There was a time when the most personal and meaningful form of communication was a handwritten letter. Technology had not yet presented us with acronyms such as "lol" or "btw" or "fyi." We painted our pictures and conveyed our emotions with words, not merely with a smiley face wearing sunglasses.
Just to the right of the back entrance door to my house is a newly discovered bird’s nest. It is engineered to take advantage of a wall to the left and at the rear in a corner of the garage.
When Larry Kreyling was 10 years old, he and his brother slept in the attic of their home in Overland, Missouri. Surrounding the boys were ten 4x8-foot train tables constructed by their dad. The boys fell asleep each night as the faint whistle of the engine clambered around the track. As the…
Coach John Kresse, famed College of Charleston basketball coach, will soon be retiring and leaving his legacy of a winning team behind.
So I walked into a gas station recently for a cup of coffee. OK, I admit that just across the street there was a high-end mocha, krappa, frappa, latte place — but I just wanted coffee.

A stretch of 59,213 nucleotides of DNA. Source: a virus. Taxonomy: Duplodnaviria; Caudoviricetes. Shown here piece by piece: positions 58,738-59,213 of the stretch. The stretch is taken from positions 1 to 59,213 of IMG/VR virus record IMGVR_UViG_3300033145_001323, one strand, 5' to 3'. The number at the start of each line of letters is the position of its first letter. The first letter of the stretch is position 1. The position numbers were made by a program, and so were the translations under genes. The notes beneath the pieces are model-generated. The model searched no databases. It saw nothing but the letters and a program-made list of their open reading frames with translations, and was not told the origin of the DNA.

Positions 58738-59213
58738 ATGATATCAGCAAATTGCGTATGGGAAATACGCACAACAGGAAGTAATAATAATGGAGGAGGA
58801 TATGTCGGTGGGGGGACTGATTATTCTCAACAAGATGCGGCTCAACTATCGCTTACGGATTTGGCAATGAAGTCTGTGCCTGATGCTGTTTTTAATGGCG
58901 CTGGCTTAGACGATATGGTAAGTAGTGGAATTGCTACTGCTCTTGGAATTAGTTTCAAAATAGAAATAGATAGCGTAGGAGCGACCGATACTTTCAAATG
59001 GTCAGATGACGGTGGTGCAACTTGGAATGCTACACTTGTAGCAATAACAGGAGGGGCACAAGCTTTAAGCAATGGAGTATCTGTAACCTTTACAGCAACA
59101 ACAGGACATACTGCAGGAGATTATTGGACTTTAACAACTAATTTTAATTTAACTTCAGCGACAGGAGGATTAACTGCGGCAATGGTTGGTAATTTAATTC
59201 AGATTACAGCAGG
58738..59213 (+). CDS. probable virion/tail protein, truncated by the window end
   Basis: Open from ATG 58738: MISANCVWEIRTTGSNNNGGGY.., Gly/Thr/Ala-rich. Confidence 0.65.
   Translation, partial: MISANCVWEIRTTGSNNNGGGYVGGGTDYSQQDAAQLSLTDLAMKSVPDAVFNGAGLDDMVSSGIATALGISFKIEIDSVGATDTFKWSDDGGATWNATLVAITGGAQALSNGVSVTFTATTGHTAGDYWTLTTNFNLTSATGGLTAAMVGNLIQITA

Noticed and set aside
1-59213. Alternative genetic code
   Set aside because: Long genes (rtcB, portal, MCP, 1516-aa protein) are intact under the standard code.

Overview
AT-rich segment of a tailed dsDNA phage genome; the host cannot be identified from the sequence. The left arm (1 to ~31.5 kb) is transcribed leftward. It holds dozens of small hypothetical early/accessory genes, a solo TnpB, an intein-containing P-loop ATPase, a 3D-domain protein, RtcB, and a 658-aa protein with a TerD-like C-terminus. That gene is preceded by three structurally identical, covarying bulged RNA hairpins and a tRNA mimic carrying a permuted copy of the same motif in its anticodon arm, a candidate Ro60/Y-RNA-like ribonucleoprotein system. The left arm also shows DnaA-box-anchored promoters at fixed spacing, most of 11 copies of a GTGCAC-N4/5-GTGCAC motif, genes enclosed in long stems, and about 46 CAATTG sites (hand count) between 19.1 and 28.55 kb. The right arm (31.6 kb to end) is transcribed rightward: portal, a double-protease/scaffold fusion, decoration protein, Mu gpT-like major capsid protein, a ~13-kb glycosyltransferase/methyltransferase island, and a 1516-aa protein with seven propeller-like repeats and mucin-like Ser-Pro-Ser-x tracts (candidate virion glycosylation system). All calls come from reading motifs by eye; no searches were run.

The sights and sounds of spring in the Lowcountry are met each year with a great deal of expectation.
From the parking lot of a West Ashley strip mall store front, there are distinct sounds that cause a slight pause and a curious glance. The sign above says Grit Box Fitness. The sound emanating from the open door includes rope skipping, the thud of punches striking a heavy bag and music from…
J.C. Strickland came to Charleston as a young watch and clockmaker in 1964 with a wife and three children. Since then, he's been marking time for Lowcountry customers.
As a local and longtime Lowcountry resident, I’m as guilty as the next of not appreciating all the historical parts of Charleston that attract visitors from all over the world. Sure, I’ve taken friends and relatives on a carriage ride and stopped at a couple of the gardens. The boat ride to …
So much of our conversation these days is delivered through text and tweets. Abbreviations allow even additional short-cuts by which we express a reaction such as LOL (laugh out loud) or an admonition such as TMI (too much information).
Do we make judgments when we first meet people? Of course we do. I’m not talking about the kind of car they drive, where they attended college or whether they wash their dishes before putting them in the dishwasher. Those deeper concerns can always be learned in later conversations.
By no means do I consider myself a movie critic, but I recently attended a showing on the big screen of "Green Book" that left me profoundly entertained and enlightened in the same 90 minutes.
On more than one occasion, I’ve told people that the most important class I took in high school just might have been typing. Who knew just how important knowing how to get around a keyboard would be to all of us in the years ahead. In college, the most valuable class I took dealt with vocabu…